While most parents realize that regular dental check-ups should begin at a young age,there is some confusion about when? Is it at one’s first birthday, when starting pre-school, when the first baby teeth erupts, or when the permanent teeth have come in? The answer is usually sooner as there is a lot to learn from your first dental visit.
Below, we’ll share the right age for children to start going to the dentist and what you can expect during their first dental visit.
When to Bring Your Child for Their First Dental Visit
It used to be common for parents to wait until their children were in preschool or kindergarten before taking them to the dentist, but the American Dental Association and the American Academy of Pediatric Dentistry now recommend that children begin seeing the dentist within six months of the eruption of their first tooth, or by their first birthday.
Delaying visits to the dentist until your child is in preschool can be the difference between good oral health and needing extensive dental work. During these early years, teeth are particularly vulnerable to decay, which can happen fast and with few obvious signs that parents are aware of.
When you bring your child to the dentist for the first time, we will examine their mouth and provide you with the information you need to care for their teeth and gums. This first visit is also the first step to establishing our practice as your child’s dental home, a familiar place with friendly faces where they feel comfortable, safe, and know exactly what to expect.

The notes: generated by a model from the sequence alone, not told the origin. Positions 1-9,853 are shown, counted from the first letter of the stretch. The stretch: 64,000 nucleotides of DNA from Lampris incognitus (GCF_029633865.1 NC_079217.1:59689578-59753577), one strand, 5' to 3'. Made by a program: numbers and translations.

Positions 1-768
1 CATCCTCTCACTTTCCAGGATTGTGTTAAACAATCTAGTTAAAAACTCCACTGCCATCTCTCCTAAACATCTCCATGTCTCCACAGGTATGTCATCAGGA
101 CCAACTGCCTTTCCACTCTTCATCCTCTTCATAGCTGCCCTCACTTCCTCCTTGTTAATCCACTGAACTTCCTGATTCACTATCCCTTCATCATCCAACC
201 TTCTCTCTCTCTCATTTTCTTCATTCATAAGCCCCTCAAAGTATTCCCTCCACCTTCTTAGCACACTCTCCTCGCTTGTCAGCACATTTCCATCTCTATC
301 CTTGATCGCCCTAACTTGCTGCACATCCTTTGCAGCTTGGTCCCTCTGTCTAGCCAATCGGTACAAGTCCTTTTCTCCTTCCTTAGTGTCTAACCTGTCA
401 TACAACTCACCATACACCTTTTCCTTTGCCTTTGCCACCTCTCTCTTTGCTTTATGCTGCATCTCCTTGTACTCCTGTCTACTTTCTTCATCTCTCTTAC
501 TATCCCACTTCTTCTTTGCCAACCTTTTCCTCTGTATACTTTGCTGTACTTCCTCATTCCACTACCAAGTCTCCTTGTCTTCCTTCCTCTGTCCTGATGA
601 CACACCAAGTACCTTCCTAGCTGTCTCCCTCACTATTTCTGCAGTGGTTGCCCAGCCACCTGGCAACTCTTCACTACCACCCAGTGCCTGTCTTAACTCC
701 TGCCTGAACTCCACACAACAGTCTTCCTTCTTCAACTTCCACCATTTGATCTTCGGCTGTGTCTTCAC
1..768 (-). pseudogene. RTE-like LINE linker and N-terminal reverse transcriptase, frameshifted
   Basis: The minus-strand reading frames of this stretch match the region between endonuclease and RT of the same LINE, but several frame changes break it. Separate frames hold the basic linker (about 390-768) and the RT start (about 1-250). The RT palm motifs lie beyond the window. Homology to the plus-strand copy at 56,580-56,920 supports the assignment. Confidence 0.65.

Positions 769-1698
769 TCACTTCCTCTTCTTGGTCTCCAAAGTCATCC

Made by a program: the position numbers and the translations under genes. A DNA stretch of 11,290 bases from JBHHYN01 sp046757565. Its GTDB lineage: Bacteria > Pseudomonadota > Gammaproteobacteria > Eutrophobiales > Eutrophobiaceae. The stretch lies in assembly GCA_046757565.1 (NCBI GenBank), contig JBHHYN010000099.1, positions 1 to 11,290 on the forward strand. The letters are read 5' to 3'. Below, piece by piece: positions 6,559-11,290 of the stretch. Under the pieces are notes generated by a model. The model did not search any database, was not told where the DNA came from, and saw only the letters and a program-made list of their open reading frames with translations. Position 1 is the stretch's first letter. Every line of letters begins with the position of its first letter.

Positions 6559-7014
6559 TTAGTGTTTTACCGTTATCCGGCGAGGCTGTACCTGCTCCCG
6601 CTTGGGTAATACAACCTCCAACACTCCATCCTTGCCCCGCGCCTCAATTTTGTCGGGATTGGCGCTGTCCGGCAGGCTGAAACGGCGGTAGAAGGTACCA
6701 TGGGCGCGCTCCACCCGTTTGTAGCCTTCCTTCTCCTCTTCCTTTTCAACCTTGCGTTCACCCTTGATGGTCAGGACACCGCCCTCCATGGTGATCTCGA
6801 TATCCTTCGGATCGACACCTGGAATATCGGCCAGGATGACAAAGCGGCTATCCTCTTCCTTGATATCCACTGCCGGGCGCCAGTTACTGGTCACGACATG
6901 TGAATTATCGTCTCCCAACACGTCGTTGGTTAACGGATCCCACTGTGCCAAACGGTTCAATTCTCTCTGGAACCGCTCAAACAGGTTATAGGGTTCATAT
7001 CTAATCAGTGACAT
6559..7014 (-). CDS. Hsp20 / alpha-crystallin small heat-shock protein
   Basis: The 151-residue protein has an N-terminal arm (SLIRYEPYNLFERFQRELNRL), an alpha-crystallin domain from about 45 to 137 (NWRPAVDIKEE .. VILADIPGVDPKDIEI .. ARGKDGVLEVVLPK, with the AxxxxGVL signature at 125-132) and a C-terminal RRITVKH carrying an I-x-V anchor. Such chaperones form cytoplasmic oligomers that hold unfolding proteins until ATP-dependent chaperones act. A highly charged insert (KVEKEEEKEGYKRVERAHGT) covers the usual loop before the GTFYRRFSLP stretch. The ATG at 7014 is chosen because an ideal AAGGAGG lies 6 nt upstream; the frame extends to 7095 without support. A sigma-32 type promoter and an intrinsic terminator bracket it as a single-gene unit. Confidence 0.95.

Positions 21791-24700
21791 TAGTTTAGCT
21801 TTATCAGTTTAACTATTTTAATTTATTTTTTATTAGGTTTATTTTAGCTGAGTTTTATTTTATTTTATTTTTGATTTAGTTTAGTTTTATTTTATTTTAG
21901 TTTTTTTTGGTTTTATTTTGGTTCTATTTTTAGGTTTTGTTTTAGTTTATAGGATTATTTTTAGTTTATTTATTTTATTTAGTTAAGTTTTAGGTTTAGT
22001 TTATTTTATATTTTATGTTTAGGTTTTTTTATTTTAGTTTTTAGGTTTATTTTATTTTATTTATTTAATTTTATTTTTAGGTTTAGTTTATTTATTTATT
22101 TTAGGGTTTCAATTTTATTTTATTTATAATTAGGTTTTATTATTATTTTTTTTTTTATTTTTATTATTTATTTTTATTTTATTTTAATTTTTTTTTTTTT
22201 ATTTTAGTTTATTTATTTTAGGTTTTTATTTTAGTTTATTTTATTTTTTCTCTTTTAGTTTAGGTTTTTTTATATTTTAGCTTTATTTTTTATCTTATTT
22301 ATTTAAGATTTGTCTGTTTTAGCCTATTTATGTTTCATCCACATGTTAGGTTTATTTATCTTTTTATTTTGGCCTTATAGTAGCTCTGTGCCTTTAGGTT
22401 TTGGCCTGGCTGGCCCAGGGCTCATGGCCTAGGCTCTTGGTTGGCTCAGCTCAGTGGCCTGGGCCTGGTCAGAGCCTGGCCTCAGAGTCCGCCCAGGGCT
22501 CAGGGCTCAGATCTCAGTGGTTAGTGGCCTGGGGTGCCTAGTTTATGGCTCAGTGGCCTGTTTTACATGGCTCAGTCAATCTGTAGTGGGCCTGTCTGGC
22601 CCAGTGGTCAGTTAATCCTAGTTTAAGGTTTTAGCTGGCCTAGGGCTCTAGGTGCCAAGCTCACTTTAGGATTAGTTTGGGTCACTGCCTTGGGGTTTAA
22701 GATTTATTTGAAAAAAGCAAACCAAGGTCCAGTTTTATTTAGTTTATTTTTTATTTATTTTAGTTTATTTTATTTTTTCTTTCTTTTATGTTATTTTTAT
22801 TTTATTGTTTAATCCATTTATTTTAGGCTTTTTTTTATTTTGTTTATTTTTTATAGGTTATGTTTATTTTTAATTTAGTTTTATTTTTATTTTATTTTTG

What Happens During a First Dental Visit
We’ll go over your child’s medical and dental history, and ask you if you have any concerns about your child’s oral health. Depending on your child’s temperament, we may ask you to hold them on your lap through the entire appointment or have them sit in our examination chair.
We want to get to know your child and make them feel at ease in our office during their first dental visit, so we work at their pace and pay attention to both their verbal and nonverbal cues. Dr. Jessica performs a complete head and neck evaluation along with assessing the teeth and gums. If necessary, digital radiographs will be taken to view the teeth below the gum line. When a child is comfortable and ready, we can gently clean their teeth; otherwise, Dr. Jessica will simply count the teeth and look for any areas of concern. As a final step, topical fluoride is applied to prevent cavities by strengthening the enamel. We review how to care for your child’s teeth at home, discuss how foods and drinks can affect children’s teeth, and other oral health guidelines.
Choices that we make at home with our young children affect their lifelong oral health.
Frequency of Pediatric Dental Visits
We’ll schedule your child’s next appointment six months after their first visit with us. Children, like adults, should visit the dentist twice a year to maintain good oral health. Regular appointments allow us to diagnose tooth decay in its early stages when it’s easiest to treat and prevent cavities with dental cleanings and fluoride.